1. jcrueda Autor

      You’re executing a python script as a executable, in a strange order (bad syntax).
      Use instead:
      python ft4.mp3

      P.D. Users are having troubles with «recognize-from-file». You should use from-mic instead because I think there’s a error on calling a library in the «from-file» script.

      1. Victor YO4TNV

        Ok, thank you kindly, i`ll try running on PC, not Raspberry, and capture from microphone.

  7. Comedicles

    Pretty darn cool!

    Consider saying you make the hashes from Fourier Transformed data. The FFT is just an algorithm for doing a Discrete Fourier Transform and not to be confused with the transform itself.

  8. Mike

    Thanks for writing this awesome article. I’m a long time reader but I’ve never been compelled to leave a comment. I subscribed to your blog and shared this on my Twitter.
    Thanks again for a great article!

  9. Eduardo

    Hi, if possible, I would like to know what software you use to capture real audio to compare with the database,and what settings especially for large signals.

  10. juergen

    Im on windows, i already copied your script and the hash database and i also installed python and pip but i cannot setup/prepare the database or run the script.. Maybe you could create a windows-howto, as im not the only one? 🙂

    when im trying to run the script, the following happens in python console but also in powershell.. please help, i really want to test this useful script on my windows 10:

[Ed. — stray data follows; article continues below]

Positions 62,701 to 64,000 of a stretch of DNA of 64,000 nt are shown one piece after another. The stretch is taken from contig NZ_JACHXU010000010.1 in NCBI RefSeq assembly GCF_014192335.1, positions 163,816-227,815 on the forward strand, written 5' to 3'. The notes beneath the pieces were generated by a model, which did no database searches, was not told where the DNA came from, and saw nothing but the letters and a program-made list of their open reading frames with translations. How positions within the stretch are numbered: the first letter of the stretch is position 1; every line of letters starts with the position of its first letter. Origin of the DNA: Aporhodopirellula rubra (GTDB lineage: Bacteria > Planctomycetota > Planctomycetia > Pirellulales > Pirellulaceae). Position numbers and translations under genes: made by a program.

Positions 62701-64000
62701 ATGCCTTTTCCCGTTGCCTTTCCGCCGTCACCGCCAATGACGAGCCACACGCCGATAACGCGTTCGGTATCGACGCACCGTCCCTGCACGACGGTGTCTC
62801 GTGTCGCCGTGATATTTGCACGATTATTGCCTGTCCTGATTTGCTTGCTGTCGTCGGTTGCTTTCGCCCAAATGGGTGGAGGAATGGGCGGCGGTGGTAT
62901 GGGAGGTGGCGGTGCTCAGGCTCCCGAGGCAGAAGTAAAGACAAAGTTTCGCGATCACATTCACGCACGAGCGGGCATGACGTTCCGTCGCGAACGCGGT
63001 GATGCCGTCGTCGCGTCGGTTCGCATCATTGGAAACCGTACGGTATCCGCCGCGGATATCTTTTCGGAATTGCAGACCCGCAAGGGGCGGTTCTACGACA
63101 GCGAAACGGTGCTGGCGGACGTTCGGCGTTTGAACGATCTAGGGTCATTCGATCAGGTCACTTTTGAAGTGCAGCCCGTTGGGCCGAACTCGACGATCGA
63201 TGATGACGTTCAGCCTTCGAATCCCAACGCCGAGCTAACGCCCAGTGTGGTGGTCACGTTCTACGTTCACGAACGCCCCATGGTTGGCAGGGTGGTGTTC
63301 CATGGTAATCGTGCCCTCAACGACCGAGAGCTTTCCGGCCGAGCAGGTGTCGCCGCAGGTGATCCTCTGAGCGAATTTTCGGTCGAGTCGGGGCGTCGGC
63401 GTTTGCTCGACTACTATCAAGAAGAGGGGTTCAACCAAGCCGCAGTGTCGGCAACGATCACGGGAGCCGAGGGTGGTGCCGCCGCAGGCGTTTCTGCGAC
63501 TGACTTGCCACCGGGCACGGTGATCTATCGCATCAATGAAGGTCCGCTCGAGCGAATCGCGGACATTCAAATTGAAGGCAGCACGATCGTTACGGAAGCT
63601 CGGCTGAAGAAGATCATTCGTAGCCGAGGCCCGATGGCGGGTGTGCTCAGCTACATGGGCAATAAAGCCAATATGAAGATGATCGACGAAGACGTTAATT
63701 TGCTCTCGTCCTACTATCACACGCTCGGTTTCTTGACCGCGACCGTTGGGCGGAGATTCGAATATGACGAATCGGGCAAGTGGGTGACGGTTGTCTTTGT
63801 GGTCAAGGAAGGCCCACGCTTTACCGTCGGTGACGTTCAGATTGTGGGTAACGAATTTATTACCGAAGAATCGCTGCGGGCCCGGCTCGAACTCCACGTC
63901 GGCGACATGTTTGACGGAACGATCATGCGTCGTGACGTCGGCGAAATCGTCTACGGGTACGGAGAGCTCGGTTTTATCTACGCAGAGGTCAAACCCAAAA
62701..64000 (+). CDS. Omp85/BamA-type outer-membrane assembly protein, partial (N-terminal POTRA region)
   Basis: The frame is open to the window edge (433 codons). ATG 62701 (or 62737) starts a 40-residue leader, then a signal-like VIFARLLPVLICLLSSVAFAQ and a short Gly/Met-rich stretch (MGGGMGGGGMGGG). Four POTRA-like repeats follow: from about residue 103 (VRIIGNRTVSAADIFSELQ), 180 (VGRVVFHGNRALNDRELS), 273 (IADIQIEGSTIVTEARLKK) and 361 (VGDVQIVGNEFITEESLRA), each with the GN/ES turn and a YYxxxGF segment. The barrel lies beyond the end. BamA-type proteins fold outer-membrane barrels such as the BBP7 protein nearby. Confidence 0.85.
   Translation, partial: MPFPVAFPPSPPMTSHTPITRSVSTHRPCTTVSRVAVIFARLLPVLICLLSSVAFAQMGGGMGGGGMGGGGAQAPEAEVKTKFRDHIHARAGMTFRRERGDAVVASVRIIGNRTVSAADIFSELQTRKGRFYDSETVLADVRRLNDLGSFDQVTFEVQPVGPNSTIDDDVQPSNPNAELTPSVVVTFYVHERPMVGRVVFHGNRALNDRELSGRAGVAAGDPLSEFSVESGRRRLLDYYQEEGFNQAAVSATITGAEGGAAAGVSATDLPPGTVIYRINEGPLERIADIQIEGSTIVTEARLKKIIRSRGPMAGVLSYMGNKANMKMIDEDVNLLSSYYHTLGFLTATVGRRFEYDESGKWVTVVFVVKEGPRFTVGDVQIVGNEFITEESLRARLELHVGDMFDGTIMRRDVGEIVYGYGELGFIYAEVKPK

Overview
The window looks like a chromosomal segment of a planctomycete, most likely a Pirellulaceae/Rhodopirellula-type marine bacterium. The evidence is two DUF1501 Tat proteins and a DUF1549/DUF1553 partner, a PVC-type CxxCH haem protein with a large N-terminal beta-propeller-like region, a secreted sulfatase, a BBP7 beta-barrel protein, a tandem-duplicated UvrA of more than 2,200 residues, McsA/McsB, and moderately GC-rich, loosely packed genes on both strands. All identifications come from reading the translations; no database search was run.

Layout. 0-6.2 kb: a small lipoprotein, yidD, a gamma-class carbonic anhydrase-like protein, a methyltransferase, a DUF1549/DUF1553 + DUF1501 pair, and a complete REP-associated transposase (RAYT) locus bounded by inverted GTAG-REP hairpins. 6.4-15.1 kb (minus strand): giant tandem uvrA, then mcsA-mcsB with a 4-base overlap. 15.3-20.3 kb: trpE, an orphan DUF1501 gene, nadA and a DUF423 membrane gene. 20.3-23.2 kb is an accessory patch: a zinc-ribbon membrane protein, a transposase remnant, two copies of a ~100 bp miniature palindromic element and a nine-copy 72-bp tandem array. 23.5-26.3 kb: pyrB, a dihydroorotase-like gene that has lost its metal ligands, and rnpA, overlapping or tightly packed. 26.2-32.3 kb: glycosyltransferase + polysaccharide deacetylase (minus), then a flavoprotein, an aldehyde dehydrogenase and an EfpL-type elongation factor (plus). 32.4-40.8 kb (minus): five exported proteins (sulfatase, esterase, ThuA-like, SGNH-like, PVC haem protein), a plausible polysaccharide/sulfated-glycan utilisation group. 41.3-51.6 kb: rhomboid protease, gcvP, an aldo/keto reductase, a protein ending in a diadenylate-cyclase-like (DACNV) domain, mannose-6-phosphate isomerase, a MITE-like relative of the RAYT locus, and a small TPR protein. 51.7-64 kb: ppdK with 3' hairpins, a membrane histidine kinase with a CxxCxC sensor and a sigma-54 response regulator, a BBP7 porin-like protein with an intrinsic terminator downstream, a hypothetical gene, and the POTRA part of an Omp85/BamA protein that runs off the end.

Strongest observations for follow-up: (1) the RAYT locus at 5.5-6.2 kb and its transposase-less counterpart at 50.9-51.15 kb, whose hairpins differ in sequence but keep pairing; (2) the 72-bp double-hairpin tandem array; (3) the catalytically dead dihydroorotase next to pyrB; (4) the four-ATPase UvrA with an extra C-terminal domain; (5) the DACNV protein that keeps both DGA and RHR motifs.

python console:
    >>> C:\Users\*****\Desktop\SDR\audio_recogition_system\
    File «», line 1
    SyntaxError: unexpected character after line continuation character

    PS C:\Users\waiss\Desktop\SDR\audio_recogition_system> python .\
    File «.\», line 47
    print colored(msg, attrs=[‘dark’])
    SyntaxError: invalid syntax

    1. jcrueda Autor

      Hi. You’re missing “termcolor” python lib. Have you installed all dependencies with pip? Next days I’ll compile a windows binary.

  11. JD

    Insane leap here, but would there be an application
    here to record the unique fingerprint of normal
    transmissions on my local repeater then match them with
    whoever is deadkeying & using electronic voices to denigrate other users.

    1. jcrueda Autor

      Could you please explain it in a different way, please? I can not understand it properly…


Responder a jcrueda Cancelar la respuesta

Tu dirección de correo electrónico no será publicada. Los campos obligatorios están marcados con *